Tech alignment with ADRs, Working Groups and Narratives

Tech alignment with ADRs, Working Groups and Narratives

~ 4 minutes read

Why align?

An aligned tech stack is key to drive tech initiatives like introducing new programming languages or changing communication protocols.

These approaches help me to drive tech alignment

Architecture Decision Records (ADR)

ADRs are text files describing why a software architecture decision are taken. There are 2 styles ADRs are authored:

  1. Context – concern – decision – quality – downside
  2. Problem – background/context – options – proposed solution – faq

Context – concern – decision – quality – downside

This ADR style references a user story or requirement as context to describe a concern. Based on these points, a technical/architectural decision is described to achieve quality as well as accepting downsides.

Problem – background/context – options – proposed solution – faq

This ADR style starts with a short problem description. A background/context part helps to understand the environment the problem exists. The following options part lists approaches that solve the problem or improve the problematic situation. The best option is selected as proposed solution. A closing FAQ section finalizes this ADR style.

Architecture Decision Records [1, 2, 3, 4] especially in its manifestation as MADR [5] are great to align on tech topics because these fit into the software engineers flow. This is because ADRs can be part of pull requests [6]. Pull requests are the canonical way of merging new code features into main branches. 87+ million GitHub pull requests are merged in 2018 according to octoverse numbers [7]. This indicates that the vast majority of software engineers work with pull requests. At the same time the concept of pull requests is controversial [8].

With ADRs part of pull request, not only the code change is aligned, but also the bigger context described in an ADR. This applies to all pull request flows [9].

Working groups

A working group [10] is formed when engineers come together and work on a specific goal. Almost all working groups I experienced or initiated were about to exchange software technical experiences and conclude from those. I observed these phases within the lifetime of a engineering working groups:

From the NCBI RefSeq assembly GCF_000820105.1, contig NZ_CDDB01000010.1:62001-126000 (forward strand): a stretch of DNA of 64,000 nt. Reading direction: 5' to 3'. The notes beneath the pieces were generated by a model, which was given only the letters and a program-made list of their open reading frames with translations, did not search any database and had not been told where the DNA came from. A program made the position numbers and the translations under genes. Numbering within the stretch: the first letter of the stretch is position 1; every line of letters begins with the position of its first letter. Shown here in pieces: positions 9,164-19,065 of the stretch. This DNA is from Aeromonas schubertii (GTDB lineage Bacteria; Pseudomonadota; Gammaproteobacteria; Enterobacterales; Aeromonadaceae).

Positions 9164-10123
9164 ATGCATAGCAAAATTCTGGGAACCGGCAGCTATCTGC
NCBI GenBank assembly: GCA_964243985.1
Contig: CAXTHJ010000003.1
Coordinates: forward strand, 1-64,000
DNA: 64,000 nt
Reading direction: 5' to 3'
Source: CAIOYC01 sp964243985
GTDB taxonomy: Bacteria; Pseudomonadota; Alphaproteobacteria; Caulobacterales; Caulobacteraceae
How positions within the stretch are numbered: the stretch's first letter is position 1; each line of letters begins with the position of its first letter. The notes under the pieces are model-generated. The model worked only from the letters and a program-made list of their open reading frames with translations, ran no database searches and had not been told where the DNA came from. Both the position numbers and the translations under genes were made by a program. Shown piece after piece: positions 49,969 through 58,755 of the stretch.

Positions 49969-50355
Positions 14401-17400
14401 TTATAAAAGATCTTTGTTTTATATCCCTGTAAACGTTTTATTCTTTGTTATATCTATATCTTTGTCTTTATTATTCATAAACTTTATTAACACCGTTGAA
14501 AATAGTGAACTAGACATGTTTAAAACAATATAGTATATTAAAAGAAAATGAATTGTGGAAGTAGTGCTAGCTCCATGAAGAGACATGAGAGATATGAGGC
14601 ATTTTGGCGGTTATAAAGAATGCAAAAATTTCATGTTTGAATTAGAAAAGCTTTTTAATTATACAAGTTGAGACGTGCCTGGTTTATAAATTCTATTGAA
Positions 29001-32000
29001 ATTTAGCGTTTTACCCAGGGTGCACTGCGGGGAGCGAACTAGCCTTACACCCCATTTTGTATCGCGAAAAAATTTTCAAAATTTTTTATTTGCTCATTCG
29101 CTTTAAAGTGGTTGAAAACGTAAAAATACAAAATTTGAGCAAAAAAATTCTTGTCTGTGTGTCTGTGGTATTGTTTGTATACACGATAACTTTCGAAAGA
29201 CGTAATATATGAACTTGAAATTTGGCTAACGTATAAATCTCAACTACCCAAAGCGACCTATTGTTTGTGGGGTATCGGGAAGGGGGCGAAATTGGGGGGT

1. Working group scope definition / goal setting
  2. Subject discovery phase
  3. Approach gathering
  4. Conclusion
  5. Documentation

All the points above are about alignment, however in particular conclusion is about alignment. Documenting the conclusion is key – without written documentation there is a high chance conclusions are understood differently amongst working group members and in extreme cases cause misalignment.


Narratives are text documents similar to ADRs, however the structure is different:

Narrative Title

  • Problem Statement
  • Context and/or Background
  • Solution Approaches
  • Proposed Solution/Conclusion
  • FAQ
  • Decision Record

The problem statement is the first section of such a narrative document. It is about pinpointing the issue. 5 sentences max is a good guideline to create a crisp problem statement. This is important to allow readers to decide: is this a topic I am concerned about? In case the problem statement is bigger, it’s recommended to split up in multiple problem statements within multiple narratives.
Since the problem statement is short the following Context and/or Background section can provide more details about the situation at hand.

3 solution approaches how to solve the problem is ideal to list in the Solution Approaches section. Almost all readers are able to have 3 solutions in mind, weigh up and decide for their favorites.

The authors’ favorite is described in the Proposed Solution/Conclusion section. This section describes why this is the proposed solution.

In case the authors envision questions readers may have, list these in FAQ section.

The decision record is a table to persist readers votes: 👍 – 👎

According to [11] those have been introduced to replace slide decks. Narratives focus on

  • collaboration about a problem statement at hand and solution approaches
  • documentation, not only about decisions potentially derived from solution approaches, but also about the ideation and discussion in the document that led to solution approaches

Key is to collaborate in order to create alignment, regardless of which approach you use to create tech alignment.


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